Our Entrepreneurial Government ??

This episode of Freakonomics was fascinating with Mariana Mazzucato of University College London. She makes the case that government gets way less credit as an engine of technology development and economic growth than it should because it is the investor of first resort in early stage, non-commercially viable ideas ... who only later become commercially viable (GPS, the Internet, fracking, etc.). I've heard these kinds of arguments before, but takes it further than those previous arguments because she believes that the government should be getting a bigger return for their (our) investment. On that point, I do not think I agree across the board but might agree on a case by case basis. Anyway, it is just a useful thought provoking conversation for educational spaces.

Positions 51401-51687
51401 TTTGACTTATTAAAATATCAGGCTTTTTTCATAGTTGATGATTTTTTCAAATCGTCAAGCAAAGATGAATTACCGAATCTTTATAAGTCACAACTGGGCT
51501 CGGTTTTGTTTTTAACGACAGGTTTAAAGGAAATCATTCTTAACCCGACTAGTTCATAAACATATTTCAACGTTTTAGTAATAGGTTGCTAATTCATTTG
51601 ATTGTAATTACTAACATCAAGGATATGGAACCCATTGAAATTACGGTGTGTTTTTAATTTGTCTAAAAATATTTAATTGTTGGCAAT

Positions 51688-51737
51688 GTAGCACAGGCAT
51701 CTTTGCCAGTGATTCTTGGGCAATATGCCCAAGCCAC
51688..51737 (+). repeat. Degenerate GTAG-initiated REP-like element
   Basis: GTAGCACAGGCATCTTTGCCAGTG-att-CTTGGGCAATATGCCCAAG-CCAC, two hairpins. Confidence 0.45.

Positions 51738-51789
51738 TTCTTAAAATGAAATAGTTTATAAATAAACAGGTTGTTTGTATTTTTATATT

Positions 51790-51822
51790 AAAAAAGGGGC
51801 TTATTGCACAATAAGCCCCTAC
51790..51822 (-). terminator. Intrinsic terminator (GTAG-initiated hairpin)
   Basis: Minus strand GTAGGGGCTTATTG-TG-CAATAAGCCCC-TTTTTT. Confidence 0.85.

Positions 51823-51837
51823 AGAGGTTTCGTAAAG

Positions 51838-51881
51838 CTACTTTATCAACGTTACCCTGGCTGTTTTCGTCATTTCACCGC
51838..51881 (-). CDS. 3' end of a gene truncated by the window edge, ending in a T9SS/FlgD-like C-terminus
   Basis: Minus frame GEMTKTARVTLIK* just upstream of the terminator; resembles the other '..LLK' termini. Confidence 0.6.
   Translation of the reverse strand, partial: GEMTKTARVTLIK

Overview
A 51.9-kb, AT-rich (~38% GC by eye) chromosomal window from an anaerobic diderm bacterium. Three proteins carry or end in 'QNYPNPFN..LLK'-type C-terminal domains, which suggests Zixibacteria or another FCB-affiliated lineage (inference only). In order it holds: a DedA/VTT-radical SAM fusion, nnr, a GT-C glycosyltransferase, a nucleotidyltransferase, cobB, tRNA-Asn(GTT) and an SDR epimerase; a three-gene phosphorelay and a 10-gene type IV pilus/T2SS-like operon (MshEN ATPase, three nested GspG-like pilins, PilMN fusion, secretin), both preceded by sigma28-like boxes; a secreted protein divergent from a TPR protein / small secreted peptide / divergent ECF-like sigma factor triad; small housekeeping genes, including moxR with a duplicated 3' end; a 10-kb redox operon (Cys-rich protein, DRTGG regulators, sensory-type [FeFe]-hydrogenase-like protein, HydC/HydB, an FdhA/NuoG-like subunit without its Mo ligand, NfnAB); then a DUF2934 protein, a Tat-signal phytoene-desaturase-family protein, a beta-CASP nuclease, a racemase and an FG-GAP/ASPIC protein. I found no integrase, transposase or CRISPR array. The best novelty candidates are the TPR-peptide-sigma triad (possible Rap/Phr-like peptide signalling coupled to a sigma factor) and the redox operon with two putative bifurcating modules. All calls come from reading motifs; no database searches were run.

Worth a listen and then a secondary thought about how much innovation government is responsible for in public education? In an era of Government retreating from governing, what innovation support might we lose? 

new school networks: first hints at the upgrade

When Summit Learning came to Kentucky for the first time at Next Gen a couple years ago, I was completely awe-struck. I told the audience members I felt like we were all driving different versions of Toyota and a Ferrari just drove by. 

In the couple years since, I have not really changed my opinion. There is something particularly special and powerful about this type of network combined with that type of platform that feels very much to me like the future. 

So, since then, I've been even more curious about new networks of schooling. There are a growing number of these networks (although at the price of $0 Summit seems the most popular) and they are expanding into Kentucky. 

None of this, of course, feels particularly different than what Ted Sizer was trying to do with the Coalition of Essential Schools, it just feels like a modern iteration. 

So, this is a bit of a deep dive into my thinking about these networks and how they are hinting at the upgrade of public education we all want so badly. 

This video explains how networks of schools and the related platforms are beginning to reshape schools in Kentucky and beyond.